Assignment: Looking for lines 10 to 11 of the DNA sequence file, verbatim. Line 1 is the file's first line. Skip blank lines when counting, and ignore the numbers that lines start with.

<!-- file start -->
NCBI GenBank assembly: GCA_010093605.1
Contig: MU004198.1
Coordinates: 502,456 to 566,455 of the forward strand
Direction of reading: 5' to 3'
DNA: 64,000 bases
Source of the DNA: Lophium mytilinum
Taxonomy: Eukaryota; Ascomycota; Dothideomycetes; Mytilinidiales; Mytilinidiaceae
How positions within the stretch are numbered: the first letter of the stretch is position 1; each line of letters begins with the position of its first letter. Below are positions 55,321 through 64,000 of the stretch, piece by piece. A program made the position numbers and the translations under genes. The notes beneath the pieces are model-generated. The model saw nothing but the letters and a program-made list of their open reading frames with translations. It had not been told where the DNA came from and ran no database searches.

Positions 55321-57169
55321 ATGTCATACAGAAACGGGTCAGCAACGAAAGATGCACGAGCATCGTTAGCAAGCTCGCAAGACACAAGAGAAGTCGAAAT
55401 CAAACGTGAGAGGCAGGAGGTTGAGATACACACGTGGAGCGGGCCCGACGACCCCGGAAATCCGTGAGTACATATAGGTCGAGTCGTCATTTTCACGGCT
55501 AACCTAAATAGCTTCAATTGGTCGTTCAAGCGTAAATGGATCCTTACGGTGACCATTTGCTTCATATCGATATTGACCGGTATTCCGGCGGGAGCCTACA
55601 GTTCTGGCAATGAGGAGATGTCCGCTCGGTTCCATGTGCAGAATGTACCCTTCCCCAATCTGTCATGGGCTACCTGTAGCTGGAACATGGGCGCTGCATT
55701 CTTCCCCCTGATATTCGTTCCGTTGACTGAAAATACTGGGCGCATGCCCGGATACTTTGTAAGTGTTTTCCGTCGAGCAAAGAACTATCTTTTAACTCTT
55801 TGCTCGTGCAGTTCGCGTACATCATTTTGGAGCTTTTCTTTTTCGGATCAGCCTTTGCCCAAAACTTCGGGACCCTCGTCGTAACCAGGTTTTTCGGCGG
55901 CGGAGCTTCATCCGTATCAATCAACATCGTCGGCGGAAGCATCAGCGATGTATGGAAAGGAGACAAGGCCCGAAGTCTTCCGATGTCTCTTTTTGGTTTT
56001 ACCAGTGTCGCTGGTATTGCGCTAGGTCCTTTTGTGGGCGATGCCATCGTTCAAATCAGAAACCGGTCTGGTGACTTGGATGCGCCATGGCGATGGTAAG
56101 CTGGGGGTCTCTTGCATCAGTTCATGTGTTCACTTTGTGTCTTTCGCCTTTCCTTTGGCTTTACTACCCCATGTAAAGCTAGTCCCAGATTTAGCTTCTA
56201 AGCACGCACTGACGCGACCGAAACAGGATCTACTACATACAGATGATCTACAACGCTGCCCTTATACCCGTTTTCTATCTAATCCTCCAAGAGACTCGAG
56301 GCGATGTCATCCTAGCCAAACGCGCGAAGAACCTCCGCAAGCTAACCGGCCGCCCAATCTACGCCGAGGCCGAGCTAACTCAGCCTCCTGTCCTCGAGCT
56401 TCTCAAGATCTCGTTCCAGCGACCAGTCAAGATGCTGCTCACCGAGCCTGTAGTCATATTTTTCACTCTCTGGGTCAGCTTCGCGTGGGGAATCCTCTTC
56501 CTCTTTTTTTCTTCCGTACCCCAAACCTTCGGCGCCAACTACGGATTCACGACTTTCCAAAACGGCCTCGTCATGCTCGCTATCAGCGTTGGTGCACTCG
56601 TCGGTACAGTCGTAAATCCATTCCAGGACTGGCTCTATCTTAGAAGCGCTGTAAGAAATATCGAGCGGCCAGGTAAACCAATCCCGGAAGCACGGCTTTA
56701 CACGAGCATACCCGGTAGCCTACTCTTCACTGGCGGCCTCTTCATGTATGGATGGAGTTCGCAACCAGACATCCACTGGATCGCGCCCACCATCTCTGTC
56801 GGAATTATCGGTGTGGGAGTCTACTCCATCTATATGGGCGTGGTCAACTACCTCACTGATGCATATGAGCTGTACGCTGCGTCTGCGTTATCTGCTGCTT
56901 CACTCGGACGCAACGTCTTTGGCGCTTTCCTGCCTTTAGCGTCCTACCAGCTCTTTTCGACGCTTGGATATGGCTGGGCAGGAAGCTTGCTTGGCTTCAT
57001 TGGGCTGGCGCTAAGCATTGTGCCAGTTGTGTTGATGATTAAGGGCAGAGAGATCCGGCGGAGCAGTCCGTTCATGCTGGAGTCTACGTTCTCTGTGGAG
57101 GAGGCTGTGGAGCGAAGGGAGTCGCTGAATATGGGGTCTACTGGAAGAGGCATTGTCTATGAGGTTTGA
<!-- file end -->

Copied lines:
55321 ATGTCATACAGAAACGGGTCAGCAACGAAAGATGCACGAGCATCGTTAGCAAGCTCGCAAGACACAAGAGAAGTCGAAAT
55401 CAAACGTGAGAGGCAGGAGGTTGAGATACACACGTGGAGCGGGCCCGACGACCCCGGAAATCCGTGAGTACATATAGGTCGAGTCGTCATTTTCACGGCT